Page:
The Argentine pampas, their “West,” was settled by English, German, Italian, and Spanish immigrants who became the gauchos, the “cowboys,” who ran the ranches, ran the cattle that made the country world famous for beef.
The Chimichurri Grill, an elegant New York Upper East Side Argentine steakhouse with a glittery Italian crystal chandelier and working Italian marble fireplace, goes back to those roots. And brings diners extraordinary meals based on beef from the pampas. Even the entrance promises something very special. It opened in October 2016.
Grass-fed beef steak, free-range chicken, sustainable fish, organic salads and vegetables, home-made pastas. And it is sauce driven!
Dishes are paired to Argentine wines. And classic cocktails of the 1900s. So after you settle down and take in the surroundings, get ready for a very fine dining experience.
We start with spicy grilled Sewansecott oysters with garlic pepper flakes, melted cheese with butter and lemon juice. An amazing combination!
Then a tarte of tomato spice with watercress and avocado lime. The appetizers are unusual, special. With that I loved the Torrontes wine, admit it‘s a favorite. This one is sweet but really more flowery than sweet. (Michel Torino Cuma Organic 2016). Wines are selected by co-owner Alicia Rodriguez. Regional Argentine wines are by the glass or by the bottle.
Executive chef and co-owner Carlos Darquea likes large fish. Branzino sits on the grill beautifully. That signature fish with fresh herbs and olive oil is set off by a Chardonnay, Luca 2015, with a rich fruity after taste. Carlos shops on Wednesdays in the market and at fish mongers all the way out in Montauk. That‘s a long haul! The catch is very fresh. I love fish that is thick. Here that is grilled halibut and cod.
Even the sides are special: with the branzino comes grilled asparagus with olive oil and sea salt, along with grilled lemon that becomes a light sauce that mixes with the oil. Carlos changes menus four times a year.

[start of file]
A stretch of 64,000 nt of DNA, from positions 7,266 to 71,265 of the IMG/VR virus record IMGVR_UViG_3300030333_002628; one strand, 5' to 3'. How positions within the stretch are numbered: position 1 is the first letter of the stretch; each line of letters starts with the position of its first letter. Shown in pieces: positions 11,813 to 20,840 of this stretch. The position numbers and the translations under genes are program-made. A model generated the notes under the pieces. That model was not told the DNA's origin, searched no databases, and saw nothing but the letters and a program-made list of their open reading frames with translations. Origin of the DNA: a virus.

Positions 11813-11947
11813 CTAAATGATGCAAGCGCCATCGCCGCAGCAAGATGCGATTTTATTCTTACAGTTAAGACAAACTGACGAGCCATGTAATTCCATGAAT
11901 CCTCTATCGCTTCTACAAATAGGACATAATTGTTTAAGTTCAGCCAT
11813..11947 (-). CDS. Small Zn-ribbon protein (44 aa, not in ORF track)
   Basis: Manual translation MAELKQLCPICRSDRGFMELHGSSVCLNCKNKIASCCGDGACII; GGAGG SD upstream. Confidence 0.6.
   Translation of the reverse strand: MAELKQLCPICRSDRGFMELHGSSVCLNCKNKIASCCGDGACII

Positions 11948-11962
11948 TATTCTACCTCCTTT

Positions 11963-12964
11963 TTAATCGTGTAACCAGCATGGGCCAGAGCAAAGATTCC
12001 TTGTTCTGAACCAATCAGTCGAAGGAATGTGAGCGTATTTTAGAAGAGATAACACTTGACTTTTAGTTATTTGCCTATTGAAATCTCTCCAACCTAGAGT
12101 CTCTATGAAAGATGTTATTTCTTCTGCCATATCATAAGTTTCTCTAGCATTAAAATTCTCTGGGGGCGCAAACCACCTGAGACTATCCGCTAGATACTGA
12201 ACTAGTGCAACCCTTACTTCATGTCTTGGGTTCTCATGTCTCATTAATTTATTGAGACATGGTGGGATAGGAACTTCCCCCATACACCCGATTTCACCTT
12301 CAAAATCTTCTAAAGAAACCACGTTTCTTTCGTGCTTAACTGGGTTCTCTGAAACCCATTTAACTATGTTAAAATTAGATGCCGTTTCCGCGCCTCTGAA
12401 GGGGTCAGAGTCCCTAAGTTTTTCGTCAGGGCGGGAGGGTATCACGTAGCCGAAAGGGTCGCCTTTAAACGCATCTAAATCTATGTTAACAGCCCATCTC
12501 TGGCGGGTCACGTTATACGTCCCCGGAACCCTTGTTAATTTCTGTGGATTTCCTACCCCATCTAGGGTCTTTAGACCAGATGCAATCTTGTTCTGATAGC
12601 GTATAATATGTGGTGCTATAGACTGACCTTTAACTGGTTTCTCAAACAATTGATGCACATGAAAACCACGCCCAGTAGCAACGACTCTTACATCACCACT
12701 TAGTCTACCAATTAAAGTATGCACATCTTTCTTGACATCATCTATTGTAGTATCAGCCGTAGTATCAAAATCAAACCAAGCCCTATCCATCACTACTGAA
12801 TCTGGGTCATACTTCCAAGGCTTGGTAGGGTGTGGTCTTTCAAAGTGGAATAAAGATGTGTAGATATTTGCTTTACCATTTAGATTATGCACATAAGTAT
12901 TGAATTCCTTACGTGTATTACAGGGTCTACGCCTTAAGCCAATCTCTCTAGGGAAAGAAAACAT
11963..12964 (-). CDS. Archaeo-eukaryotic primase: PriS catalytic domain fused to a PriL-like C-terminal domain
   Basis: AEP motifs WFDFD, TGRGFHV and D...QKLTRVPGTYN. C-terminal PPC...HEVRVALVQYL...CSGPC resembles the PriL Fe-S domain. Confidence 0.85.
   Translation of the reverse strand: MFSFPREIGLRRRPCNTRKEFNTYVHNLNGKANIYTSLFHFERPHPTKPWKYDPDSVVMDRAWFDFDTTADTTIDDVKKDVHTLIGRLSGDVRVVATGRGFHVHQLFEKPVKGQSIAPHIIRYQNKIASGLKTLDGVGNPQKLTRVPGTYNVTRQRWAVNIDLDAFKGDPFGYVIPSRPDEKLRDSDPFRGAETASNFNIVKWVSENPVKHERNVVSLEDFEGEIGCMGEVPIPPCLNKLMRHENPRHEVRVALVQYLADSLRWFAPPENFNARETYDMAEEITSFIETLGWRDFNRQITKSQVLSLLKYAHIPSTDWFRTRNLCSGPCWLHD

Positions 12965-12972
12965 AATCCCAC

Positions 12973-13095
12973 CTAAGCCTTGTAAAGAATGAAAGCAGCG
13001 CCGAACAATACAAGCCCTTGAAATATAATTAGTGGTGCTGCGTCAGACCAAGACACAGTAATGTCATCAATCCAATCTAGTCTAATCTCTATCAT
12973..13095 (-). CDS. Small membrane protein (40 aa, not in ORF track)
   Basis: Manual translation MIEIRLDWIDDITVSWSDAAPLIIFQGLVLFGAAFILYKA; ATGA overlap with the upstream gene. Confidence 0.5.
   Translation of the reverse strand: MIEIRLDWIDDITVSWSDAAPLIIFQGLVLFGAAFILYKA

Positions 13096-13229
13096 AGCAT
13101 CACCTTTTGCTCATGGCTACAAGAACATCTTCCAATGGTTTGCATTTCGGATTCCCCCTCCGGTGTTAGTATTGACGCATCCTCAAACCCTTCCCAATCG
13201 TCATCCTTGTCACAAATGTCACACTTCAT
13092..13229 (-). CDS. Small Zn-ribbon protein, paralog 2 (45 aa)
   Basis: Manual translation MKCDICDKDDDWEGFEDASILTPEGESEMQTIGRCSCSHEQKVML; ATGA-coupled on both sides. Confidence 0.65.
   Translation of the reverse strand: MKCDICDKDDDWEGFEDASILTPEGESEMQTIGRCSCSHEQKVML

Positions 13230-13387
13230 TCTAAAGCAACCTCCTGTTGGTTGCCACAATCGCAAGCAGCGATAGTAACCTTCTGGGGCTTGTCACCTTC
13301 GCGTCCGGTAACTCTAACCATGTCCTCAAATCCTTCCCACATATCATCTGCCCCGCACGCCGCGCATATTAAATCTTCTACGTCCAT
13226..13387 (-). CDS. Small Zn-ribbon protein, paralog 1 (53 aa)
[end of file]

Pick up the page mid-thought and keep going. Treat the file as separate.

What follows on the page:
The major appeal is beef: South American grass-fed 32-day wet-aged Black Angus filet mignon. Our dish came with polenta fries and cream garlic sauce with tangy blue cheese. The Malbec, O. Fournier Alfa Crux 2011, was a massive wine, black as pitch in the glass, dominant cassis and blackberry with cedary oak /cigar notes, plush and round.
The grilled Berkshire pork was soft, juicy, spicy with grated beets, a family recipe. It was made with agave glaze, wild flower honey parsley, garlic vinegar, pepper, fresh apple cider in port marinade. The apple cider sauce reduction took a few days. The pork was grilled till it carmelized. Then it was apple red, sweet and savory at the same time. Served with sauteed red cabbage. And a Malbec Meritage, Vistalba, Corte, 2014.To clear the palate, a homemade raspberry sorbet.
I also loved the succulent New Zealand grilled grass-fed baby lamb chops with fresh mint and fava mint mash. Subtle. And Syrah, Luca 2012.
At this point you understand that if you want to try all these dishes, you need to arrive with friends and share!
I commented that Argentine wines have been more successful than Argentine politicians. Carlos grinned, “You are right!” The Malbec was rich, not tanic, perfect. Luca Shiraz Pinor Noir was richer softer than most pinots.
Then an unusual tarte demi-glace with carrots and a Sirah sauce and grass-fed butter! A dulce de leche desert thin crepe filled with caramelized milk, served warm was not too sweet. Can you still drink more wine? But it‘s desert. Here was a Santa Julia Tardio Late Harvest Torrontes ice wine.
If the food is not enough to entice you, visit on tango nights. Check for dates and times.
133 East 61st Street (west of Lexington Ave)
New York City
Lunch: 12noon to 3pm Mon.-Sat. entrees: $18-$28.
Dinner: 4pm to 11pm Mon.-Sat. entrees: $21-$48.
Happy Hour: 4pm to 8pm, Mon.-Sat. ($3-$9
Argentine bar bites, $14-$19 Argentine small plates, $9 Argentine wines, $6 Argentine beers, and $12 martinis.)
Tango Nights feature live tango music and dancing.
There‘s a full-service 18-foot Brazilian granite sit-down bar at the front of the triplex townhouse restaurant. Curiosity: the walnut and green leather chairs are from Joan Crawford‘s estate. There are also Argentine cowhide bar stools and framed vintage photos from Buenos Aires.